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Welcome to the The Quest, Vol. 4, No. 1, Spring 2000, published in April 2000. The Quest is published quarterly.

The Quest is published by and copyright David Ferguson.

Inside this Issue:

  • A Lush Life
  • Time Study Gone Crazy
  • No Stone Left Unturned
  • Winks
  • Gilbreth Books--Update
  • Other Gilbreth Material

See The Quest index for back issues of the newsletter.

Volume 4, Number 1
Spring 2000

A Lush Life

A line from on old movie once talked about how the masses consume life like they're eating a daily ration of hamburger; plain and simple. Whereas, those who know what life is about, saver each moment like fine wine. The character went on to say that the unknowing want to live forever, not knowing why; 80 years of hamburger, instead of 50 of the best.

In many ways, the Gilbreths emulated this "fine wine" type of existence; living each moment to the fullest. Neither Frank nor Lillian Gilbreth were ever satisfied with a mundane existence. Indeed, their zest for life cannot be overlooked when viewing their lives and work.

It would probably not be an exaggeration to say that there were very few wasted minutes in the Gilbreths' lives. Running your own business, writing books and managing a household with an ever-increasing population, makes free time a precious commodity. Yet, the Gilbreths always found the time to take a taste of some new experience or a chance to learn something new.

We've all heard of the language lessons during bath time or the Morse code on the ceilings in the Shoe. The Gilbreths jumped at any opportunity to learn something new, whether it be in astronomy, geography or whatever; their household was like a series of National Geographic specials or watching the Discovery Channel.

When Frank passed, all too soon, Lillian continued on, not just with the family business, but with this zest for living. While still raising a family and later, when most people would find it easier to relax at home, she spent a lifetime traveling all over the globe. While no one has yet calculated the number of miles Dr. Gilbreth may have traveled, I'd be willing to bet that few people today (with our much more modern methods of transit) could match her mileage.

Not only did she relish each and every moment and new experience, she shared her experiences with so many people lucky enough to attend her speeches. Her love for new adventures and experiences showed in that she could conduct an entire speech without notes. Indeed, many times, she would modify or change her subject at the last minute, in order to better address a particular audience.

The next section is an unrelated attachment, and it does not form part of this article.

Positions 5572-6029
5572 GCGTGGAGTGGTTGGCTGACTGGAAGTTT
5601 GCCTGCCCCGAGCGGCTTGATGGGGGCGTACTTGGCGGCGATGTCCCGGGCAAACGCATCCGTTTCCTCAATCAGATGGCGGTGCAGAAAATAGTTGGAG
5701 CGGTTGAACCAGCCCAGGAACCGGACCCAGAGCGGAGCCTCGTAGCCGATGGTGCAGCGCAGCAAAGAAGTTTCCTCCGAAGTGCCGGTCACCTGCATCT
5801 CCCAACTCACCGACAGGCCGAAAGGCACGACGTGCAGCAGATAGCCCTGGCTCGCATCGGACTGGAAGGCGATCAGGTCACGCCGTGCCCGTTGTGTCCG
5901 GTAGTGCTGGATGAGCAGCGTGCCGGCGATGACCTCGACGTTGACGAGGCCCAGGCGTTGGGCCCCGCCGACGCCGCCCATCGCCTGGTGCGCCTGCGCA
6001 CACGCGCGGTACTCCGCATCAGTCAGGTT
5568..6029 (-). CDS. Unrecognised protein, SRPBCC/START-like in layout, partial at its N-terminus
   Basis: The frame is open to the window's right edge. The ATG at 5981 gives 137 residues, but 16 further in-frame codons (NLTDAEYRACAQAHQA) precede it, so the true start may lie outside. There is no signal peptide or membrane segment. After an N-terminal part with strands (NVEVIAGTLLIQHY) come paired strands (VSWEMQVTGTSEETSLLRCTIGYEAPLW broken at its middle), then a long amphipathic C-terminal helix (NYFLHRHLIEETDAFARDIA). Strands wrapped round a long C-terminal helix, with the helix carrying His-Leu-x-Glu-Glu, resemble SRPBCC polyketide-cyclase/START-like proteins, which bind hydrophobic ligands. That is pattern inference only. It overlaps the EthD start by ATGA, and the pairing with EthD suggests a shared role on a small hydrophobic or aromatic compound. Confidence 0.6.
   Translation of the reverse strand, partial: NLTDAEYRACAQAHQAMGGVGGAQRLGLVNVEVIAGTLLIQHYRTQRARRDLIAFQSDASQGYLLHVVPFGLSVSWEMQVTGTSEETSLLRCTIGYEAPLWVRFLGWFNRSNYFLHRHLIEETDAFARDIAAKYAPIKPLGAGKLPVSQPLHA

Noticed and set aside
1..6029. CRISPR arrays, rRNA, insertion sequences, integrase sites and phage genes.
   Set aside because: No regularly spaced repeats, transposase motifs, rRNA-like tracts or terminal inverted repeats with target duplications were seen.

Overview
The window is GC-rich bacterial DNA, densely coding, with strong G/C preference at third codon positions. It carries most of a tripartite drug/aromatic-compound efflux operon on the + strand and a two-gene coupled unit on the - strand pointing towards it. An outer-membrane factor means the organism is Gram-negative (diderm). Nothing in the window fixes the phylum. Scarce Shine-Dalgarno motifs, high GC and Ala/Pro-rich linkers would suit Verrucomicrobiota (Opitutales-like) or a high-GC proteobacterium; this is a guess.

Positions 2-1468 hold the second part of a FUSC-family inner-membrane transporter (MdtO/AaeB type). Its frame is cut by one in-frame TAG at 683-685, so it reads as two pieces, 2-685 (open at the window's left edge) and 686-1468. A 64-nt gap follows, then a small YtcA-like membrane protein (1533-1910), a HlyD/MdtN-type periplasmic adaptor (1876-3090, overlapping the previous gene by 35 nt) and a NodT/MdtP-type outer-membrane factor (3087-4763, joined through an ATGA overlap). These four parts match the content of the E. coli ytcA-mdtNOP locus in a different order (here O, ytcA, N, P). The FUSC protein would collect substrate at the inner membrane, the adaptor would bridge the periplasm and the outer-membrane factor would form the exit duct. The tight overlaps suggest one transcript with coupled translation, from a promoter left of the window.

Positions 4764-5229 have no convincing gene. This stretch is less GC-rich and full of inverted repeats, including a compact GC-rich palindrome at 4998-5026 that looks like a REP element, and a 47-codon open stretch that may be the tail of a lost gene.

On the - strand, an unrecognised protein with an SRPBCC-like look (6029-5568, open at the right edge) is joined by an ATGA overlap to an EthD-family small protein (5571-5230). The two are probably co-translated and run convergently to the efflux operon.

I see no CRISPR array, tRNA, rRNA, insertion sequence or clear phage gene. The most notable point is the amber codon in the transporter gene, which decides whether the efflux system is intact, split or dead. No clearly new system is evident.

One of my favorite stories was told of when Dr. Gilbreth had just arrived at an airport and was waiting to be taken to her hotel. Her hosts had provided a comfortable limousine, but someone else in the group was driving a red convertible, sports car. When someone jokingly gave her a choice of transport, she picked the sports car. She said her reason was simple; she had never ridden in one before.

As the years went on and most people her age would be content to play cards or tend their garden, Dr. Gilbreth continued her travels and speaking engagements. Retirement was an elusive word to her, much to the concern of her children.

It would take injury and illness to finally slow her appetite for travel and new experiences. But, oh, what a life she had. Now, in heaven, with her "chum," she probably still hasn't finished telling all her stories.

Time Study Gone Crazy

Have you heard about the latest innovation in the radio broadcasting industry? They now have a digital software program which can compress the length of a person's speech, by greatly reducing the "dead space" between words. So, if a news person or talk show host uses a pause, for emphasis, in his/her delivery, the software will eliminate it. The net result is that enough time is saved in an hour of broadcast, to insert 4 to 6 more commercials. And, of course, the commercials will not be speeded up, except when a disclaimer is given.

While we are unlikely to miss great speeches on a talk radio show, just try to picture, if you will, great orators life FDR or JFK having their speeches compressed, so the broadcaster could sell more commercials.

Instead of: "Today,................December 7th, 1941;........................ a day that will live in infamy...." Americans would now hear: "TodayDecember 7th1941 a day that will live in infamy..."